To summarise - choosing the right breed is essential. Make sure you see past the cute photos on social media and the fact the puppy is available now. Instead choose the breed that is going to be right for you and your home.

3) The Breeder

Once you know what breed you are looking for, now it’s time to find a good puppy breeder.

There are so many questionable breeders out there it’s often difficult to know where to look and how to tell the good from the bad.

Once you know what breed you want, join breed groups on Facebook and ask in there. Get in touch with a local trainer or behaviourist. Ask for their breeder recommendations or who to stay away from.

When you think you have found a good puppy breeder, there are some things to look out for:

  • Are the puppies raised inside a home environment? If you want a dog to live indoors; it is much better that the puppy is raised indoors. Those first few weeks matter.

  • Have you met Mum? Was she calm, happy, alert and in good health? If not, why not?

  • Have you met Dad? Was he calm, happy, alert and in good health? If not, why not?

  • What breed-specific health testing have the puppy’s parents had? Google to find out if this is everything the breed should have checked and ensure you see the test results with your own eyes. A vet check and full health testing are not the same thing. Many puppy breeders try to pass a vet check off as health testing, so make sure you see proof of the tests the parents have had.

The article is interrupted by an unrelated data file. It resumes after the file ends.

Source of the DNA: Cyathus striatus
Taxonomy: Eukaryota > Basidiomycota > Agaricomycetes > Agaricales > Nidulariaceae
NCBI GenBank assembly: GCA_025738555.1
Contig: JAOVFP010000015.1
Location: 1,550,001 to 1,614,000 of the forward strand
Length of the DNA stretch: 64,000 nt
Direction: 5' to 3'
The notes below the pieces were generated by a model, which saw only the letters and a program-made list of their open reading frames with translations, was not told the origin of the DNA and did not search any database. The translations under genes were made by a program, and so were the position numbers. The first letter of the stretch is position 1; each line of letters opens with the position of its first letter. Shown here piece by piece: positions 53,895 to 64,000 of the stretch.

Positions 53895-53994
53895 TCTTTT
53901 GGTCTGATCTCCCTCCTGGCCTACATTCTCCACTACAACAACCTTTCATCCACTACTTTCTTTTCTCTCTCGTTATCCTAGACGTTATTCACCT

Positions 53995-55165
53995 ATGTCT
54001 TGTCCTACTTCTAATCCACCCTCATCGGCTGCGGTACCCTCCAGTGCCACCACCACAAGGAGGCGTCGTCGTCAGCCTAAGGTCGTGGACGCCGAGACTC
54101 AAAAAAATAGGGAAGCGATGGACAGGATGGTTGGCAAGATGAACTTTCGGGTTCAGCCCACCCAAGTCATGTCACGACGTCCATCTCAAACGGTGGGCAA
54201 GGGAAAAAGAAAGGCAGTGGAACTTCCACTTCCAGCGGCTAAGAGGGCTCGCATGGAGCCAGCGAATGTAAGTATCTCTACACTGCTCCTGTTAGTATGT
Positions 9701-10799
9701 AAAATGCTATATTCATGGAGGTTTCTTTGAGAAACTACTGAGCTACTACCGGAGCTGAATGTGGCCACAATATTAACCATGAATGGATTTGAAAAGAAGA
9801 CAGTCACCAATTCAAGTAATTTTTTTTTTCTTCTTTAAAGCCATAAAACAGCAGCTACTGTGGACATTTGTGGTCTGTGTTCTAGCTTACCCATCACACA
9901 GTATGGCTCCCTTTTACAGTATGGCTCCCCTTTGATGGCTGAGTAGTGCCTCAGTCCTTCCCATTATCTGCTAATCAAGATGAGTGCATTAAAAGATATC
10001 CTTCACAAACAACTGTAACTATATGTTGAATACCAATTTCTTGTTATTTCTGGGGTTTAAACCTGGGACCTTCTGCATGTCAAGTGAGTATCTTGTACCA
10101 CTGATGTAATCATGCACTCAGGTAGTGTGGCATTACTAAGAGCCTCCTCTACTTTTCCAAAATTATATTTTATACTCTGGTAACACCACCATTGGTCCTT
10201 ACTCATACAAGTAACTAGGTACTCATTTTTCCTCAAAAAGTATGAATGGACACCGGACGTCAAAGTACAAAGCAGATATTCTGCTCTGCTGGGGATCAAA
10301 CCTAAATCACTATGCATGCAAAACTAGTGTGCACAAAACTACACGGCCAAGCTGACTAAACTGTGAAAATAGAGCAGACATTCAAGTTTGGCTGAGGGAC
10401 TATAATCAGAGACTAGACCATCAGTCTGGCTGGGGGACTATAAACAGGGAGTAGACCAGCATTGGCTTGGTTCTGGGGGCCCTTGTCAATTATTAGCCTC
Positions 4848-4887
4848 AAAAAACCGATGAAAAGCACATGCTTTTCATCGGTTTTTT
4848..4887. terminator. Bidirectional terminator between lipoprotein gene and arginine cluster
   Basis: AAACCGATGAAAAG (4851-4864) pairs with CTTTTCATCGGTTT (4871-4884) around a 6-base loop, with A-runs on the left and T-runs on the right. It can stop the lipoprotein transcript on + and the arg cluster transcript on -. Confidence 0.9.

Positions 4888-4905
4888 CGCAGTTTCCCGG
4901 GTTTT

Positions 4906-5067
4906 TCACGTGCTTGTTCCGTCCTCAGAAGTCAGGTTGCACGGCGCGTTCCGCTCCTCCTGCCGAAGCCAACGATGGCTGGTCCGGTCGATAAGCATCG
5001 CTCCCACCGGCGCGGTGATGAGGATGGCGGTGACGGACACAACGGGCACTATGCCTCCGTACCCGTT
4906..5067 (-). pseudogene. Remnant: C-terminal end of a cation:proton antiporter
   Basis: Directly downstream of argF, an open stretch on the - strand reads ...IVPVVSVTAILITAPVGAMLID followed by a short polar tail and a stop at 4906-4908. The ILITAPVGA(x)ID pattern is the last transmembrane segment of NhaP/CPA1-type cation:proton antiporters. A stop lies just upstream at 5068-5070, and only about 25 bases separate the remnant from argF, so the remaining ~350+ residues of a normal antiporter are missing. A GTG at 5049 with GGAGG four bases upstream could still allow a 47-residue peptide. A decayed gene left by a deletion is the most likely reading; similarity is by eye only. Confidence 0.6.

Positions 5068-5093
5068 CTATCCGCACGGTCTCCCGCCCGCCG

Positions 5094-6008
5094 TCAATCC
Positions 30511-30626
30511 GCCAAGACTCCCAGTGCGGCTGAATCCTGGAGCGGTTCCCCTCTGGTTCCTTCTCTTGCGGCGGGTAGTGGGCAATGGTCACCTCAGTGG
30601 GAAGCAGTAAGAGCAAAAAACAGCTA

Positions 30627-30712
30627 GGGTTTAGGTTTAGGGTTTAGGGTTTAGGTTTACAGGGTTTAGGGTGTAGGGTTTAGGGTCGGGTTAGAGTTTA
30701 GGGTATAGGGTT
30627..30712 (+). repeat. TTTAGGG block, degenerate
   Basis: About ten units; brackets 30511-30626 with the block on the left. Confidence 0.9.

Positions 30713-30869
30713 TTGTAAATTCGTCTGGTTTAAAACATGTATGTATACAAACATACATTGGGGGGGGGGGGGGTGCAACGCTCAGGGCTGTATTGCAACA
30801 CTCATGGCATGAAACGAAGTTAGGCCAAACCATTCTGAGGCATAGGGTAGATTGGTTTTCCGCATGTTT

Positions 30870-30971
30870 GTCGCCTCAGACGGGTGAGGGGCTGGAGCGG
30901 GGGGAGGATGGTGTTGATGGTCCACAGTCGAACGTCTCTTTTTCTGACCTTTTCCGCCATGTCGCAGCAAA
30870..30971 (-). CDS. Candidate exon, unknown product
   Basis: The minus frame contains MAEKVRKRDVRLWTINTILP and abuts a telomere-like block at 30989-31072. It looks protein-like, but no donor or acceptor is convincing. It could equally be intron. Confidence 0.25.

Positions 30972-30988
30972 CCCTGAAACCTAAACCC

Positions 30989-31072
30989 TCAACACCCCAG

• What imprinting and socialisation is the breeder doing with the puppies? Will they have seen children/other dogs etc?

  • Did the breeder carry out ENS with the puppies during the correct time frame? For more information on ENS please Google ‘Early Neurological Stimulation’.

  • Will the puppy breeder be starting toilet training, car training and crate training? If not - why not?

  • Will the breeder give you two puppies? Most good breeders wouldn’t do this.

  • What food are the puppies on? Is it a cheap, supermarket brand or a high quality brand with better nutrition?


Is this really necessary?

You may read this and think this list is a little over the top and that loads of people get a puppy and all is fine.

Which is true. Many people get a puppy, have a lovely life and all is perfect.

But many don’t.

There is also the other side of the coin. The side that dog owners don't often see, but trainers and behaviourists see all too often.

  • Dogs sold as one breed that turn out to be a totally different breed.

  • Puppies weaned on mash potatoes.

  • Puppies with broken limbs.

  • Puppies brought inside for ‘visiting’ purposes, but who actually live outside.

  • Puppies brought up in filth with limited human contact.

  • Mums who are under socialised, nervous and therefore shouldn’t be bred from. Mum's temperament will impact the puppies.

  • Puppies bred from known aggressive parents. These genes will pass down to some of the puppies.

Getting a new puppy can be an exciting time. It can also be overwhelming and difficult sometimes too. This puppy FACEBOOK GROUP can help you find support from other puppy owners.

By Dogs with Lyndsay.
Pet Psychology Practitioner and Dog Trainer based in the Isle of Man, UK.
Websites include: www.itchydog.uk & www.dogswithlyndsay.com